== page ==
17 essential tools for DIY game fishing
Like a well-equipped workshop, a gameboat of any size should carry all these items in a location handy to the crew. They do add to the fishing experience, but the important safety factor shouldn’t be overlooked either.
ULTIMATE LIST OF DIY GAME FISHING TOOLS
All of the below kit should be carried on a belt around the waist. The most important release tool, the pliers or mono cutter (depending on the leader material), should be positioned on the centre of the belt in the small of the back, so it can be easily reached with whichever hand is free.
From the moment lures or baits hit the water a quality deckie will be sporting a pair of parallel jaw pliers. Perfect for tightening knots, unhooking fish and cutting wire at the side of the boat, parallel pliers are seldom out of work.
SPORTSMANS RELEASE KNIFE
Modelled on a tool used by paratroopers, a Sportsmans Release Knife is a hook-shaped lifesaving device, slicing through mono as heavy as 600lb in an instant.
Net shears are a cheap but efficient way of trimming knots. At around $15 each buy a new pair each season.
A quality sharp knife that the punters never get to borrow is another essential. The smaller vegetable knife is useful for gilling and gutting small baits like mullet and garfish.
Ordinary yellow lattice gloves are fine for leadering small fish and holding up slippery specimens for pics, but you’ll need a heavy-duty pair for taking the big wraps. Commercially manufactured reinforced gloves are available, but a bootmaker or saddler can transform welding gauntlets into grander stoppers easy enough.
FOOTWEAR, SUNGLASSES, SUNSCREEN AND CAP SAVER
Always choose the right footwear — sandals, runners or sea boots. No bare feet and never thongs. Polarised sunglasses protect the eyes and cut surface glare, enabling the wearer to see into the water. Quality glasses aren’t cheap, so make sure they have a lanyard. Wide-brimmed hats are best for sun protection. Sunscreen (30+) and lip lotion will stop your lips and exposed skin from getting fried.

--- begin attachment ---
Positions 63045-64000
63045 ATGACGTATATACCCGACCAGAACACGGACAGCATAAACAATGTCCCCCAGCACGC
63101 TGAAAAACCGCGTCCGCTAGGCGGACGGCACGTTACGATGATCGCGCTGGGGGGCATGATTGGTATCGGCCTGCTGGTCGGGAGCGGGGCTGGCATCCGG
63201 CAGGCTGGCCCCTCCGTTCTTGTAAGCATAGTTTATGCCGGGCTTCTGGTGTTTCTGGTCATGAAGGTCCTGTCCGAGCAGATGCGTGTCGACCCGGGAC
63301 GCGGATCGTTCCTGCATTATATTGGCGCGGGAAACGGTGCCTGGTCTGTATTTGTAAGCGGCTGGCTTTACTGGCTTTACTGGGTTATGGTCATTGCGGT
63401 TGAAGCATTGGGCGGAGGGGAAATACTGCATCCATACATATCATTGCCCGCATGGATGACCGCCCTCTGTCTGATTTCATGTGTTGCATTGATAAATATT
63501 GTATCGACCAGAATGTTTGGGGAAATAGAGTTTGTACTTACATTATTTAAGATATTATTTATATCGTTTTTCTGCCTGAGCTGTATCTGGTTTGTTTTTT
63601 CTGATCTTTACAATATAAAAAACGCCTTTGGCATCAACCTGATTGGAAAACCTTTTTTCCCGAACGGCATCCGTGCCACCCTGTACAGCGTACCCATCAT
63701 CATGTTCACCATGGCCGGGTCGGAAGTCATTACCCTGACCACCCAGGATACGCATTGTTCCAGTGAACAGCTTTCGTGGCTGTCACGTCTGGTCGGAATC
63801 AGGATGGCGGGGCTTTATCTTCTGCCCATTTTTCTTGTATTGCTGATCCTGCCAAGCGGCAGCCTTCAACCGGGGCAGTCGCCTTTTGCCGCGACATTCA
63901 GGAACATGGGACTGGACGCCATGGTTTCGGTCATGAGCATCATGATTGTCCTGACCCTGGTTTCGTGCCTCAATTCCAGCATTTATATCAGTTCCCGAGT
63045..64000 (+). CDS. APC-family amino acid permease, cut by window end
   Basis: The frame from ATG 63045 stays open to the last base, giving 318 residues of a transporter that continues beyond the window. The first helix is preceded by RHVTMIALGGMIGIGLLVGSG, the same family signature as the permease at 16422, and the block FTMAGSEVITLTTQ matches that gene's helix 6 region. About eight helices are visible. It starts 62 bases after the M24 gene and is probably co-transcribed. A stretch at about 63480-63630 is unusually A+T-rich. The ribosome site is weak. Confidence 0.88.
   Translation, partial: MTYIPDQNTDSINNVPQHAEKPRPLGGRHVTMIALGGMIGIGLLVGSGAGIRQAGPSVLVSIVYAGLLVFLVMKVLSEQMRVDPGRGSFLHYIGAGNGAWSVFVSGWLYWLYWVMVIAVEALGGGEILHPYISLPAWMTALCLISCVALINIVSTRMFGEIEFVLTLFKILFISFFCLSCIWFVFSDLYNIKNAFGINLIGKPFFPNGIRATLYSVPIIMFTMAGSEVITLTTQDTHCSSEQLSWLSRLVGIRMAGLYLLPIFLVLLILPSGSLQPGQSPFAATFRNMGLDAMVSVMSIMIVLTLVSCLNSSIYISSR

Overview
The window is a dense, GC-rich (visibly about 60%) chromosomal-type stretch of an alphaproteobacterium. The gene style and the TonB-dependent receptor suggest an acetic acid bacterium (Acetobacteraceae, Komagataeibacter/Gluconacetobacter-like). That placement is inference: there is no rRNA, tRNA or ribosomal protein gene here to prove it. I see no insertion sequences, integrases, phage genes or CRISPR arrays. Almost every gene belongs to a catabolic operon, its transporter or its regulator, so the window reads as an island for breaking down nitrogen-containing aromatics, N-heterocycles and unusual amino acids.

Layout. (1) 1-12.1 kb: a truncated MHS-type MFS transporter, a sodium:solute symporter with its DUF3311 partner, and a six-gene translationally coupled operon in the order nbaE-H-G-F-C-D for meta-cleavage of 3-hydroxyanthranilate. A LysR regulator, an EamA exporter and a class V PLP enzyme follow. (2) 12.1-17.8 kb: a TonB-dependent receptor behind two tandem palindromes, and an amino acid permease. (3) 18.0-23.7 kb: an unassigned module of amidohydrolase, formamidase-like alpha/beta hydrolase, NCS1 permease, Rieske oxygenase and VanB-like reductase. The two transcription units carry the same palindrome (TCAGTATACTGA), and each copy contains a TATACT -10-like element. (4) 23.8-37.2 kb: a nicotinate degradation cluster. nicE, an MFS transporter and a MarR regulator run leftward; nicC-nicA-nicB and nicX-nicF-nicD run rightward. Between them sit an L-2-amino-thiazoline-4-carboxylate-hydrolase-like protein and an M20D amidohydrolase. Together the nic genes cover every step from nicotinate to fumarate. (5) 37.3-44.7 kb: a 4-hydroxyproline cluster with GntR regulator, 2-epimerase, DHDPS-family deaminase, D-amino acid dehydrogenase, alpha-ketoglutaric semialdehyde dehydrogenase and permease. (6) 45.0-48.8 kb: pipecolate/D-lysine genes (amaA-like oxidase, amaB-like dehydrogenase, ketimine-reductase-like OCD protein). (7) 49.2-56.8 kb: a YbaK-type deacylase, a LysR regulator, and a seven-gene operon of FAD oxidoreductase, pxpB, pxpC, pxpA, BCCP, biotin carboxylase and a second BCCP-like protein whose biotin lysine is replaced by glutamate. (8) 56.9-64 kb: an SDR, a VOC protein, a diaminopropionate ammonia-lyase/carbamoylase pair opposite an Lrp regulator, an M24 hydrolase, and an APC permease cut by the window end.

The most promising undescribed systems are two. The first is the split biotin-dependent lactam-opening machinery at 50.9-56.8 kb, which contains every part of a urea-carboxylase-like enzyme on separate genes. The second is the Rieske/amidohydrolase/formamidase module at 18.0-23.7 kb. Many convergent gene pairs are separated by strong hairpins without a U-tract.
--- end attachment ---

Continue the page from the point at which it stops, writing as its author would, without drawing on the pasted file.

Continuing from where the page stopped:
WAXED THREAD, DACRON AND DENTAL FLOSS
The beauty of waxed thread is that it doesn’t rot, break or otherwise fall apart when wet. This makes it ideal for rigging baits and attaching lure skirts to heads. If rigging small baits, split the thread in half. Dacron is useful for making-up livebait bridles, and rigging skip and swim baits. Dental floss is mostly used for whipping peg markers, attaching balloons to main lines and sealing Dacron to mono splices.
BRIDLE AND RIGGING NEEDLES
Pictured are two different styles of rigging needle. The one on the left is for bridling livebaits — the eye is open so it’s easy to slip the loop off in a hurry. The other is for rigging dead baits — the tiny flattened eye leaves only a small hole in the bait. Bridle needles have a rounded point, while bait-rigging needles need to be quite sharp for good penetration. Purchase a good range of rigging needles. Short rigging needles are ideal for smaller baits, while longer, stronger ones are required when tackling the heads of larger baits like tuna.
These work well on all species, from morwong to marlin, and keep fingers away from the sharp teeth of wahoo and mackerel. They’re a bit cumbersome to be worn on a belt, so best live in a yacht winch pocket somewhere in the cockpit. Stainless steel models will last forever — or until someone drops them in the drink.
A quality set of lie detectors is good for more than just weighing fish. Scales are essential for setting and checking reel drags. Stick with a reputable brand and buy the best you can afford. A good set of scales will last a lifetime.
Side cutters struggle to cut heavy cable and when they succeed the result is always messy. Keep a pair of parrot beak wire cutters handy; you will wonder how you survived without them.
The most important consideration here is that when the fish is hit, it stays hit. So regardless of your personal preference make sure it’s got a bit of weight to it. Rubberised clubs tend to do less damage to the boat when you swing and miss.
A STONE, STEEL AND FILE
If it’s supposed to be sharp make sure it is. The stone is there to shape and hone knife blades and the steel is perfect for a regular tickle-up. A bastard mill file is perfect for touching-up hook and gaff points. Store the file in a Holdzit pouch liberally filled with WD-40 to keep it rust free. Remember, sharp hooks catch more fish so practice, practice, practice…
Universally useful for attaching lines to outrigger clips, controlling troll lines on windy days, creating extra grip on a slippery reel handle and holding tags in place on tag poles — every gameboat carries rubber bands. You can get away with four sizes — 10 and 14 for light tackle, 32 for medium tackle and 64 for heavy tackle. Keep them in a jar with some talcum powder or a stick of chalk to draw away any moisture, and their shelf life will be extended immeasurably.
SUPER GLUE AND FIVE-MINUTE ARALDITE
From gluing on skirts, protecting whipping and added insurance on line to leader knots like the Albright, Super Glue is a deckie’s best friend. Just carry spare tubes because it’s a given that the opened tube will have dried out when you go to use it next time. Five-minute Araldite is better for big jobs and again, carry a spare.
MAHI MAHI LASOO
A length of stretchy shock cord, with a loop in one end and a stainless steel double hook at the other, will keep the most agile dolphin (mahi mahi) fish under control.
Originally published in Trade-a-Boat #436, February 2013. Why not subscribe today?